13. I've got to admit, I had my doubts when the title said DQ VIII. The source is already so well-written and produced, it seems untouchable. But man, did you guys make it your own. And the production sounds fantastic to me. Really fantastic stuff here. Thank you for sharing!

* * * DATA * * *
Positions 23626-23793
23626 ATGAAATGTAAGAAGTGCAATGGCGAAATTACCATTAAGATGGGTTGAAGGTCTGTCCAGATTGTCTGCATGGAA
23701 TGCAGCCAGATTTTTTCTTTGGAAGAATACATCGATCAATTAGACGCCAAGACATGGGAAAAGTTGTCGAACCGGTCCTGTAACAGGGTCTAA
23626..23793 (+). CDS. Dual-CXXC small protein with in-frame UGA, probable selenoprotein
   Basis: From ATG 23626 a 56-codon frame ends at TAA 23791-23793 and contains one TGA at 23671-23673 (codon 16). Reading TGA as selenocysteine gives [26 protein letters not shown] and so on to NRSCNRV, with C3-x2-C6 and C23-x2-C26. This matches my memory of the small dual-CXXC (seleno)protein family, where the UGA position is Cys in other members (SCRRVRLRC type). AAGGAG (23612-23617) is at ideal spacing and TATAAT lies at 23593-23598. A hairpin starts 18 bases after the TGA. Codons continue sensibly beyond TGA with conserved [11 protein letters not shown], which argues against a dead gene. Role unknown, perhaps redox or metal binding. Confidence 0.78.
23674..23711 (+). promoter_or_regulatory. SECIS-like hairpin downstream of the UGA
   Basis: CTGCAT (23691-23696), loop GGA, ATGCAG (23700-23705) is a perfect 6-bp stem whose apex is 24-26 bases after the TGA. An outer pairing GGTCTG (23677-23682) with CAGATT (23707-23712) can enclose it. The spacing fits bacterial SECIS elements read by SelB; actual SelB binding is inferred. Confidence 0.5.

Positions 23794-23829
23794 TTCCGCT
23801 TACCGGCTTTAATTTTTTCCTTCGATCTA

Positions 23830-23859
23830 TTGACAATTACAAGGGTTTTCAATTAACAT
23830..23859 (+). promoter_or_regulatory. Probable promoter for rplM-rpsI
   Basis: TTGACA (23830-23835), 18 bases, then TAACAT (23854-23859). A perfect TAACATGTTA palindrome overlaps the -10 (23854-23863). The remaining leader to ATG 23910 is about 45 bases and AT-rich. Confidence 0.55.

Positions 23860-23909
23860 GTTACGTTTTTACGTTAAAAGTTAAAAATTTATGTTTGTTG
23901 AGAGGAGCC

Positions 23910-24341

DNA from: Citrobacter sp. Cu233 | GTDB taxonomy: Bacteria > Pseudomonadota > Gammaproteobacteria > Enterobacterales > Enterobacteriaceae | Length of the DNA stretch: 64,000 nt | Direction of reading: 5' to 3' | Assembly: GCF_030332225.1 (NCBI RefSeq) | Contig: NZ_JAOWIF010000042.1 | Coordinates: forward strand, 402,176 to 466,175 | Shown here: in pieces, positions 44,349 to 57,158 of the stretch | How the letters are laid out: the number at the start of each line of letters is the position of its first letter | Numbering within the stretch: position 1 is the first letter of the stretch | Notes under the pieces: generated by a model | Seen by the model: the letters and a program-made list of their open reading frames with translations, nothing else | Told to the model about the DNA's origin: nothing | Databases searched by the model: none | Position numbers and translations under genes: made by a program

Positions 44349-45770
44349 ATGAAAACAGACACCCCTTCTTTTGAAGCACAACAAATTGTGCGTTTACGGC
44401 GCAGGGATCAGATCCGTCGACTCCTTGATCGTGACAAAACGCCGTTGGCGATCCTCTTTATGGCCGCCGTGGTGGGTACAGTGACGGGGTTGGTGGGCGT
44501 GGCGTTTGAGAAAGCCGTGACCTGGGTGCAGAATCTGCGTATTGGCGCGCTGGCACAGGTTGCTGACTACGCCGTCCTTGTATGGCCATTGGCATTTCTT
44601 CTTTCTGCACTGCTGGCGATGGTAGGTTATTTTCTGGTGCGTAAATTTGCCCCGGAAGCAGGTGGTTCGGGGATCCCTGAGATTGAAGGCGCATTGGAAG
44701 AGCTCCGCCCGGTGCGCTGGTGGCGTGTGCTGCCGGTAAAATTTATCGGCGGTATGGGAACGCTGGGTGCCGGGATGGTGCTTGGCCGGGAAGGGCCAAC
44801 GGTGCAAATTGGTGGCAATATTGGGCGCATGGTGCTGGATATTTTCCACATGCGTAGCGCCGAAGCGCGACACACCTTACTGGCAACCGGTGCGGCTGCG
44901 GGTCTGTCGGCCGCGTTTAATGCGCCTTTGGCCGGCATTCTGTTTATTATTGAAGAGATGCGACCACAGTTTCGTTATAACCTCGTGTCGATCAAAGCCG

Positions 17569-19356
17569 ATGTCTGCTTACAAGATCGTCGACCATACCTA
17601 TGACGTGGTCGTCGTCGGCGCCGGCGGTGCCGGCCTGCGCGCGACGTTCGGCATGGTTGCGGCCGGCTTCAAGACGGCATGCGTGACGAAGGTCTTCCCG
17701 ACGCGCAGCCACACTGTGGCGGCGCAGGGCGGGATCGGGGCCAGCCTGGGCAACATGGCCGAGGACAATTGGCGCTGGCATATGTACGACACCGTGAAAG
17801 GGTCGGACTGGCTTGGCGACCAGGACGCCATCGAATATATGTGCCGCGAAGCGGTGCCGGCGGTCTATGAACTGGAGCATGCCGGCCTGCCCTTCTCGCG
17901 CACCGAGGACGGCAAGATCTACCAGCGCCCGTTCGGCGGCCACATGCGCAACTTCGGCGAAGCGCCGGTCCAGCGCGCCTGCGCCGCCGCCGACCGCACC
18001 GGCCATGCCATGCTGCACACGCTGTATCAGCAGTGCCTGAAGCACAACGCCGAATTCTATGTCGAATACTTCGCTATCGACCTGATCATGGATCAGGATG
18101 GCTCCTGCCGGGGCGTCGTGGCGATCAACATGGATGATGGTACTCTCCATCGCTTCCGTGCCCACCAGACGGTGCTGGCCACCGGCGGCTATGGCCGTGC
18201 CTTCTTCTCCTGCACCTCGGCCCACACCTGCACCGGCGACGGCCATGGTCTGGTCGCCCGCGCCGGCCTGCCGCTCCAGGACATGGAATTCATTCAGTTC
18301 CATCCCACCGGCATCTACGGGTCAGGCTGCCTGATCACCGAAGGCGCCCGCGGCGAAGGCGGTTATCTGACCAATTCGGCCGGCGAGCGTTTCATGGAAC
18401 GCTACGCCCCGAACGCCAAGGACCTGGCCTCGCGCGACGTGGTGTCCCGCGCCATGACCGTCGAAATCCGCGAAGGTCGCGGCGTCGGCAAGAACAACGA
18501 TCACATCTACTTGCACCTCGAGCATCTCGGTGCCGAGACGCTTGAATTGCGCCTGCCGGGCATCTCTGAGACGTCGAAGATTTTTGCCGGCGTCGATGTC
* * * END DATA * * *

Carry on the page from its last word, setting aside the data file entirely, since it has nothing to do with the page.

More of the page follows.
14. I hadn't heard this source before. Beautiful. It might be cover-ish, but this is a really nice start. Orchestral stuff is hard, and you're already weaving together a lot of things nicely here. I don't have much advice to offer in the way of mixing, as it's one of my weaker areas, but for pure orchestral music I try to mix it as it would sound on a stage (so, visualize where each section would be positioned, and try to create that effect through panning and such). Although, even going by this method, there are a handful of different ways you can seat an orchestra, so there's no one right answer. Also, if you're not writing with the full orchestra at all times, you'll still need to make sure you're keeping the frequencies evenly distributed between Left and Right... nobody likes a trumpet blasting in one ear only with nothing to balance it out on the other side. For realism, input as much by hand as possible and ride the volume when it's called for. Wise use of articulations is also a must, but this is hard if your samples aren't already made to match up well. Another trick that works with many sample libraries, if your samples are too thin, is to double them. Play the second track a half-step or two below the first, then tune the whole channel back up; this way, you are triggering two different samples to play the same pitch, which simulates multiple players. For staccato sections, since the attacks are sharp and the rhythm needs to be fairly precise, I input by hand and then quantize everything to 16ths, usually (then go back and fix triplets, etc).